Where guilt anticipates a future punishment; shame and its concomitant social rejection are a present punishment.

In the conversation with Sam, you do not anticipate rejection. You have already been rejected.

And Kurth describes this anguish—as I would call it-- as a function of one’s innate sense of shame:

Social anxiety of the kind we found in the dinner-party conversation with Sam is concerned with a distinctive kind of uncertainty – namely, are you making a fool of yourself? As such, it can often lead to such things as deference and caution: behaviours that can help us to minimise the chance of making a bad impression. But consider another familiar form of anxiety – what we might call punishment anxiety: you know you broke the rules, but you don’t know whether you’ll be thumped for it. Given its source, anxiety of this sort tends to inspire efforts to make up for what you did by, say, offering a pre-emptive apology.

Kurth explains that shaming or moral anxiety is a spur to do the right thing. For those who believe that shaming is always to be avoided, we emphasize that it is a normal emotion that motivates people to be more sociable and to connect with other people.

Clearly, Kurth is thinking of anxiety within the context of a shame culture, not in terms of punishment and penance.

As we’ve seen, part of anxiety’s power lies in its ability to get us to do things – things that will help make the anxiety go away. But there are all sorts of ways to do this. In the face of a morally difficult decision such as what to do about your mother, you could relieve your anxiety by just popping some Xanax or trying to dump the decision off on a relative. But to do that would be to just avoid the source of your anxiety. Appropriately addressing your moral anxiety will involve such things as … resisting your inclination to just duck the decision you face.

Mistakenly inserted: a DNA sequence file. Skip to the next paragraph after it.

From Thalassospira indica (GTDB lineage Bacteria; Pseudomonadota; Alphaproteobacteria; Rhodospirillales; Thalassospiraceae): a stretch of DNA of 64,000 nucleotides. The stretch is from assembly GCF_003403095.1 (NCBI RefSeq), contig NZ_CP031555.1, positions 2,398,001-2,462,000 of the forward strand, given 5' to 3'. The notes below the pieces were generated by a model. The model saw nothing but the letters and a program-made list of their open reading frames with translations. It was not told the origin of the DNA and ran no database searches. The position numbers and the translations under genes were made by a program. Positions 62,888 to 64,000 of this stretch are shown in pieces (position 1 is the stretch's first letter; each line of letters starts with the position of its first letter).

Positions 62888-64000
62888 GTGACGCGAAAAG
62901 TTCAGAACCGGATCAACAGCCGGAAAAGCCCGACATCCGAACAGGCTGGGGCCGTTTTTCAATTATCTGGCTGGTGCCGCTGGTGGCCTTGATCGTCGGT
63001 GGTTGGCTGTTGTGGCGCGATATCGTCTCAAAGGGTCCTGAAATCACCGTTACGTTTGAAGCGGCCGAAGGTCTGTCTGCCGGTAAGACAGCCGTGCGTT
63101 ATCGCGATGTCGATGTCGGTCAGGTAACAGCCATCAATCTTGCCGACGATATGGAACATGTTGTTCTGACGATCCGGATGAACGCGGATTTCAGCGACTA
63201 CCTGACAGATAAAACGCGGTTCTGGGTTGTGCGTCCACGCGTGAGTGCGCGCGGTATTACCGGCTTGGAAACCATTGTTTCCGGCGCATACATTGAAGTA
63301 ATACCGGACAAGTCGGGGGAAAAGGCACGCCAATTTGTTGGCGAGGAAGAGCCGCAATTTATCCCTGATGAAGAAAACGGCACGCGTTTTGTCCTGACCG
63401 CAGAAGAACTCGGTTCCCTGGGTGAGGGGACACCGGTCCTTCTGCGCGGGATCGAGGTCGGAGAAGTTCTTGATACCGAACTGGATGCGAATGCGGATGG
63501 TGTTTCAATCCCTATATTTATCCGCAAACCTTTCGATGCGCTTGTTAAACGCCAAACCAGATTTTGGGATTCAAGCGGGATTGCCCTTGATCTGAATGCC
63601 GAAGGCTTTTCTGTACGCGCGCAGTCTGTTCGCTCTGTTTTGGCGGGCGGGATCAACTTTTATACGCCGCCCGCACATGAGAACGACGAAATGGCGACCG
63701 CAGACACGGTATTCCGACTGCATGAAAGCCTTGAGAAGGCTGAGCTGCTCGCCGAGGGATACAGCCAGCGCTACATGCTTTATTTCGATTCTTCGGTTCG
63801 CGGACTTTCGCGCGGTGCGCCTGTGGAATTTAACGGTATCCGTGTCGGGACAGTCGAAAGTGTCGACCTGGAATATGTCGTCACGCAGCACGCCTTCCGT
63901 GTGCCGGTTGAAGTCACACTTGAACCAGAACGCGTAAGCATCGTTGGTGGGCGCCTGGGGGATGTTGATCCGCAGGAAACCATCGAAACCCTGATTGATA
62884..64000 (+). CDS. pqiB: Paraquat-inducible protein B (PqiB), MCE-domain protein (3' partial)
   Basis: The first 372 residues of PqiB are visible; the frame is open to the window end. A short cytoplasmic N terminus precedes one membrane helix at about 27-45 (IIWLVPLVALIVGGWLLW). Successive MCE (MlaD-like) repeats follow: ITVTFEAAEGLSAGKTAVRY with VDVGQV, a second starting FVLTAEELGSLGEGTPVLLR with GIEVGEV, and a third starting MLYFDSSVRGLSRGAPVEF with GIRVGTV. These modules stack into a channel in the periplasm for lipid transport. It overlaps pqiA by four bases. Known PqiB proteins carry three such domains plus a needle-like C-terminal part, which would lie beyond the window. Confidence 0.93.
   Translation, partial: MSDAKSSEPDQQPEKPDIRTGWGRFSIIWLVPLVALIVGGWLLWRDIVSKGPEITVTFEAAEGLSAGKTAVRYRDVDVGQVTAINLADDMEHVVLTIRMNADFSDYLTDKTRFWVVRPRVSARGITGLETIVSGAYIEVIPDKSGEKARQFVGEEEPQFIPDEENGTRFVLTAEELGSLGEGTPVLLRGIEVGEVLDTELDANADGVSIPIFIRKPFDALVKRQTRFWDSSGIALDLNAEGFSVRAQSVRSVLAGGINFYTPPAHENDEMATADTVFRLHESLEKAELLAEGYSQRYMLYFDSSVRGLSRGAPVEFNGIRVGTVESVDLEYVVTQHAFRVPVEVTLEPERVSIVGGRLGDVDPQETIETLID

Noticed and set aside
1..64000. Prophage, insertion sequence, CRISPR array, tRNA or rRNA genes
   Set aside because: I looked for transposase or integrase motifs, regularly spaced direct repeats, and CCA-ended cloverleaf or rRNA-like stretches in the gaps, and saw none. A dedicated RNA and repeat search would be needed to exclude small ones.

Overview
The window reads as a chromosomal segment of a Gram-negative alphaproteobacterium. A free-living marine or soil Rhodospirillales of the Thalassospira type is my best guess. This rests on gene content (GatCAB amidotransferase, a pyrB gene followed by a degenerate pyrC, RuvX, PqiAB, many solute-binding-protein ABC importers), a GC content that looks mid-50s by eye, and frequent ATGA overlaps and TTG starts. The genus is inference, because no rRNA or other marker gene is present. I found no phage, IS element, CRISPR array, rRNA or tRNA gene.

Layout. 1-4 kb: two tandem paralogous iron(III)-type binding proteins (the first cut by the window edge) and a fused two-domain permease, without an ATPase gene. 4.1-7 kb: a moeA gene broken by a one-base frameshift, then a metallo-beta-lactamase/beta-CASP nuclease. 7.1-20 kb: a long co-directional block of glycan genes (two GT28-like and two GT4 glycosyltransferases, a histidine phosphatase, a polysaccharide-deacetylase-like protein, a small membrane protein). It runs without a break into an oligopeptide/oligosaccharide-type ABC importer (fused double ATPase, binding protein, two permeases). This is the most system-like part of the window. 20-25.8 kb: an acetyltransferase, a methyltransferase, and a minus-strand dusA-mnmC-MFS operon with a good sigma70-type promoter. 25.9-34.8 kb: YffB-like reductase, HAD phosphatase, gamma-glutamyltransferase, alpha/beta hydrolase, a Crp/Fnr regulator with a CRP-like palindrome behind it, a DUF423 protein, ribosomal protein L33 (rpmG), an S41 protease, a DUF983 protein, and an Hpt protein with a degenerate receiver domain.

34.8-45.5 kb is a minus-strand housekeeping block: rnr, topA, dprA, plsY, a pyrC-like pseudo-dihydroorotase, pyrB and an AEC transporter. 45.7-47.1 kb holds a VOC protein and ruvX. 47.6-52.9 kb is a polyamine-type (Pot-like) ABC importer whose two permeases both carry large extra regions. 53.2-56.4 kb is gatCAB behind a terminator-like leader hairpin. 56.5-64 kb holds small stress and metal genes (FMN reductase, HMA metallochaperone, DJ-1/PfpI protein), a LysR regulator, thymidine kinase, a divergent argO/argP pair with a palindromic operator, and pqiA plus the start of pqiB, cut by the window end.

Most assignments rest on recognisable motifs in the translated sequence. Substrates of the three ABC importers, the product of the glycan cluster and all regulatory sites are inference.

A social being is also a moral being.


priss rules said...

If you stop worrying, you fall into complacency and then it's death.

The Bible is a constant recording of anxiety about everything.

Such is the human condition.

Ares Olympus said...

A good topic, worthy for further clarity.

I'd associate anxiety to "future performance", like giving a speech or running a race, or avoiding being late. You can plan and prepare, but you also need to learn how to self-calm that never-satisified voice of vigilance when you conclude you've done everything you can in relation to the proportional costs of failure.

I actually notice this voice after having some very successful races in April from 5k to 10 miles, while now, after having success, I've lost some of my motive to keep pushing on, keep trying to optimize every little gain and training advantage by the power of my will. So now I have to "turn off" that drive and say its okay to back off for a while and reassess my next goals, and not just assume I have to keep setting higher and higher goals in one small relatively unimportant aspect of my life.

The topic also seems related to a quote from Jung "Neurosis is always a substitute for legitimate suffering."

Suffering is a more subjective word than an emotion like anxiety or anguish. I'm not sure if you substitute those words into Jung's quote if they might mean the same thing. But it makes some sense, that we can learn ways to avoid uncomfortable feelings, and "shoot the messenger" rather than interpret the unwanted message.

M. Scott Peck also talks about this:
Peck believes that it is only through suffering and agonizing using the four aspects of discipline (delaying gratification, acceptance of responsibility, dedication to truth, and balancing) that we can resolve the many puzzles and conflicts that we face. This is what he calls undertaking legitimate suffering. Peck argues that by trying to avoid legitimate suffering, people actually ultimately end up suffering more. This extra unnecessary suffering is what Scott Peck terms neurotic suffering. Peck says that our aim must be to eliminate neurotic suffering and to work through our legitimate suffering in order to achieve our individual goals.

n.n said...

Anxiety functions as inertia, which may serve to mitigate risk of bad judgment.

Anonymous said...

There is also Inculcated Anxiety. The Old Puritans took their children to gravesides, and told them that's where they'd wind up. Eaten by worms, and in Hell.

I know about that. -- Rich Lara